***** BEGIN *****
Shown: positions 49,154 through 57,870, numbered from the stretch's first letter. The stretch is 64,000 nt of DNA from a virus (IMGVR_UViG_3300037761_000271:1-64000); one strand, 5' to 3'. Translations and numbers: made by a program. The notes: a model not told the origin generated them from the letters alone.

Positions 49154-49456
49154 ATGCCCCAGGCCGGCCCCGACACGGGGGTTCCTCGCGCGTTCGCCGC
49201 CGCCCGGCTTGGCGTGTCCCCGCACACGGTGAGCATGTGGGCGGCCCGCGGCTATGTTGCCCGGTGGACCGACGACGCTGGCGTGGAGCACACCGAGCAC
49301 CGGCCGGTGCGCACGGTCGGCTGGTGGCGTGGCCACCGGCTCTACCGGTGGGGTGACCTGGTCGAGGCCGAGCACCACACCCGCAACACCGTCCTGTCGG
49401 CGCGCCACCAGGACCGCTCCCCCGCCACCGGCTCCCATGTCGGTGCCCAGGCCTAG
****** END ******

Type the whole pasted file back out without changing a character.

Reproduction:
Shown: positions 49,154 through 57,870, numbered from the stretch's first letter. The stretch is 64,000 nt of DNA from a virus (IMGVR_UViG_3300037761_000271:1-64000); one strand, 5' to 3'. Translations and numbers: made by a program. The notes: a model not told the origin generated them from the letters alone.

Positions 49154-49456
49154 ATGCCCCAGGCCGGCCCCGACACGGGGGTTCCTCGCGCGTTCGCCGC
49201 CGCCCGGCTTGGCGTGTCCCCGCACACGGTGAGCATGTGGGCGGCCCGCGGCTATGTTGCCCGGTGGACCGACGACGCTGGCGTGGAGCACACCGAGCAC
49301 CGGCCGGTGCGCACGGTCGGCTGGTGGCGTGGCCACCGGCTCTACCGGTGGGGTGACCTGGTCGAGGCCGAGCACCACACCCGCAACACCGTCCTGTCGG
49401 CGCGCCACCAGGACCGCTCCCCCGCCACCGGCTCCCATGTCGGTGCCCAGGCCTAG